Now that the FDA advisory committee brought together on biosimilars has had a chance to brush up on the agency’s regulatory framework and objectives, the outside experts had little trouble reaching for another unanimous decision endorsing Novartis’s copycat of Enbrel.
The vote was 20-0 in favor, reflecting the agency’s insider opinion that Novartis—which scored the first approval for a biosimilar in the U.S. and has a whole lineup being prepped for an OK—has perfected the development process. Coming swiftly on the heels of another bright green light yesterday for Amgen’s biosimilar of AbbVie’s $14 billion franchise drug Humira, there’s considerably less mystery about what manufacturers need to do to win approvals in this new but fast growing field.
Monday’s vote marked progress for Amgen in its quest to field the first of several knockoffs aimed at Humira. But ironically the same company was on defense Tuesday as it sought to guard against a competitor that will likely be approved for all indications now allowed Enbrel, a $9 billion gold mine for Amgen and its partners.
There’s been a lot of public opposition to extrapolation—taking data on one disease and applying it for all the conditions which the original developer had to win one at a time. The key is the similarity of the drugs. Once the biosimilar manufacturer has pegged that with convincing late-stage data, the rest falls into place—at least among these original players. And fighting extrapolation appears to be a losing strategy for anyone playing defense.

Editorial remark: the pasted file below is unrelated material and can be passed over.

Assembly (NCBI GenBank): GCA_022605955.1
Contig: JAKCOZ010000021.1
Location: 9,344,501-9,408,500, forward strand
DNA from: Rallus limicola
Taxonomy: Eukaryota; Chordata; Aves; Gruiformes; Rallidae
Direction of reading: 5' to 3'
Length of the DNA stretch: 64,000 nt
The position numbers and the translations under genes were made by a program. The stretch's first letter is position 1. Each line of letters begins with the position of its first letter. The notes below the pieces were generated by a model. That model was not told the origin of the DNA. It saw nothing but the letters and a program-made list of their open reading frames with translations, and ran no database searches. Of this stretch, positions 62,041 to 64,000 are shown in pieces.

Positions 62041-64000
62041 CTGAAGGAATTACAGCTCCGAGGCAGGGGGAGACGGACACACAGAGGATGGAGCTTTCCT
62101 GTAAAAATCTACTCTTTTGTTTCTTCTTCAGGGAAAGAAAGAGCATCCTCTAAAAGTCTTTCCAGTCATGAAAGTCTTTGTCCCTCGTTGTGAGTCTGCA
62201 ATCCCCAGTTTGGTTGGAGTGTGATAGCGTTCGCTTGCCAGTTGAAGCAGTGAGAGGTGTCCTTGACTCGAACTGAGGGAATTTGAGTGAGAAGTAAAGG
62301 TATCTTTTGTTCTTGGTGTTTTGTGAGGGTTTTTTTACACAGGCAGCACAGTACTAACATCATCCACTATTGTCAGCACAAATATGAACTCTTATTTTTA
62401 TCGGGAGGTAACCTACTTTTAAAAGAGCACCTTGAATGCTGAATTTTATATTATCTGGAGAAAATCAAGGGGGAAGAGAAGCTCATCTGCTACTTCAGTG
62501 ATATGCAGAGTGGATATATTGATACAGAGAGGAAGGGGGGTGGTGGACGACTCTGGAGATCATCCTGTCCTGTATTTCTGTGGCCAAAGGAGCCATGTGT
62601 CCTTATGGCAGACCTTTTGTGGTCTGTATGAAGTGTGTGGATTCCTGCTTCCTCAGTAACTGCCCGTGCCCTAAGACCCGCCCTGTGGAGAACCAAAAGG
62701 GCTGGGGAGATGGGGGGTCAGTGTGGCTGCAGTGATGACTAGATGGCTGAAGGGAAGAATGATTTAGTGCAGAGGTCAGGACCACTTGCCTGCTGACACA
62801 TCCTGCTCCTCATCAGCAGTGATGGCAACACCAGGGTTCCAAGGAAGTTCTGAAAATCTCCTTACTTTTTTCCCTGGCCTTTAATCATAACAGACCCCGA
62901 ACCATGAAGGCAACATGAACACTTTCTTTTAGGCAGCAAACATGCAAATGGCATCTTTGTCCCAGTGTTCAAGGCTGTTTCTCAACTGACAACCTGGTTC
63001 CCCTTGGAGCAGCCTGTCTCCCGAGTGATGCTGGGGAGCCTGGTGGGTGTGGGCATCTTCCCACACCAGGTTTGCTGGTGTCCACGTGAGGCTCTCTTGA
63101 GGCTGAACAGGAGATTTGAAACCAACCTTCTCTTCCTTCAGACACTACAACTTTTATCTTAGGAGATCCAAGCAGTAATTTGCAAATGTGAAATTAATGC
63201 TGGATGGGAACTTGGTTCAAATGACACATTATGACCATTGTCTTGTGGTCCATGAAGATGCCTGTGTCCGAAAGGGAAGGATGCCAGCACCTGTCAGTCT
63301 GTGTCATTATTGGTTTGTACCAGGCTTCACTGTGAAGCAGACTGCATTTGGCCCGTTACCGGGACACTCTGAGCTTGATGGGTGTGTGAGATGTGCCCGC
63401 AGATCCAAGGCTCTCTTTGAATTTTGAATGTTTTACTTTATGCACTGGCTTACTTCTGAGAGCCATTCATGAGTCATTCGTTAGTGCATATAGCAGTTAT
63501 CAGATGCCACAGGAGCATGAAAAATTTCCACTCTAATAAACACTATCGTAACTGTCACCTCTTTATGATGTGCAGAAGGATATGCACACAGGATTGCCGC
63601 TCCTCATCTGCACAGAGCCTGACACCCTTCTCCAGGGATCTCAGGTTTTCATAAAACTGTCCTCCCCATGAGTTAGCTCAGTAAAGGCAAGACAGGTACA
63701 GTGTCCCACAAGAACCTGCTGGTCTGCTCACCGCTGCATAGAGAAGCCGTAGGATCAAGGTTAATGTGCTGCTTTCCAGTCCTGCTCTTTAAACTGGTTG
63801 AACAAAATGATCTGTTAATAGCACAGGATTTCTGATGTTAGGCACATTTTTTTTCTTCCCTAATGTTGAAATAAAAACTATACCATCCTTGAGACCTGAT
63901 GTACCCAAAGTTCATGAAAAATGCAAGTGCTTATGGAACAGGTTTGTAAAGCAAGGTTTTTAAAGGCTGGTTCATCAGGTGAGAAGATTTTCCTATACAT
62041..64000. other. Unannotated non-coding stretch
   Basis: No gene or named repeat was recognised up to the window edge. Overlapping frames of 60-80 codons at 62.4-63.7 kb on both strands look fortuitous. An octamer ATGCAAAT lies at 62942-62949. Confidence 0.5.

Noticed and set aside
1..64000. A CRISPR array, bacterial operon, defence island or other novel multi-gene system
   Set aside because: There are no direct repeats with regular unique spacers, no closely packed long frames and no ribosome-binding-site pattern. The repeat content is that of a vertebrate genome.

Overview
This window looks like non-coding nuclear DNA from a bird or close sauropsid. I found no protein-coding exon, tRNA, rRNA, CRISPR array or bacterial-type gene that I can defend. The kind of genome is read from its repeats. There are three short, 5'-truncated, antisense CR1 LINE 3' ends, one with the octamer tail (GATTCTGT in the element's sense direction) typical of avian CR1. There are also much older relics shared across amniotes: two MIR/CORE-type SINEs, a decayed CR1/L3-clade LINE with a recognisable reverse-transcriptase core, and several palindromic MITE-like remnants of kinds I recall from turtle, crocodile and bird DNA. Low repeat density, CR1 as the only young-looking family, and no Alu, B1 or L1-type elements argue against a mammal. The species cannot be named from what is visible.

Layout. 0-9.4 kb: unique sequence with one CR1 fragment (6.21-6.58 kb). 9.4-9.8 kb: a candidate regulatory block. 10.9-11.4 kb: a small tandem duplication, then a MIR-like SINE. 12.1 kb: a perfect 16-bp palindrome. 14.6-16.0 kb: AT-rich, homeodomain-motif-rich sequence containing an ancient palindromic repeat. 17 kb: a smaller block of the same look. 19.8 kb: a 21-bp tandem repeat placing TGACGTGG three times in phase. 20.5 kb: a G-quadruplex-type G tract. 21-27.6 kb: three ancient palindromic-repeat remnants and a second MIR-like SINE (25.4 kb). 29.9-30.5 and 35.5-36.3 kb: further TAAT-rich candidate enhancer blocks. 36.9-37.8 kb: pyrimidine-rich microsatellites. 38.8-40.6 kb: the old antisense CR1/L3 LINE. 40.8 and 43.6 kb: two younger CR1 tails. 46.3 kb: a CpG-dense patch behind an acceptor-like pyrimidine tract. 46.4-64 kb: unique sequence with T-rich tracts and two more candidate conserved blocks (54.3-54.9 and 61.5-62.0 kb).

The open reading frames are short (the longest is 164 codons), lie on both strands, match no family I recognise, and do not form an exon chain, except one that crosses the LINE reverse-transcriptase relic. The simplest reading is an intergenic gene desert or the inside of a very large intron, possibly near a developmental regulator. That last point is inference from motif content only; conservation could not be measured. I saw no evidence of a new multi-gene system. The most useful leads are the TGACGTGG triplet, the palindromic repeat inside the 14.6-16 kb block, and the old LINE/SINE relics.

Far less certain, though, are the intense rear guard fights that companies are waging in the courts. AbbVie has plans to delay any direct competitor to Humira for years, and others are taking the same legal approach, ready to make virtually any argument to prevent a lower priced drug from reaching the marketplace.
Nevertheless, you can be sure that everyone playing in this space, a group of multinationals that includes Pfizer, Merck and Samsung, are paying close attention to every word spoken over the past 48 hours. The first new entry among biosimilars is unlikely to cut the initial price much. These older drugs have been priced steadily higher in the lead up to the loss of patent protection, leaving the pioneers in search of a blockbuster market share. But as more biosimilars for the same product pile in, that price is expected to fall steadily.
Now the industry will wait, perhaps for some time, to see if Novartis CEO Joe Jimenez is right, and that the price of these new drugs will eventually slash the wholesale price as much as 75%.
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John Carroll, Editor and Co-Founder
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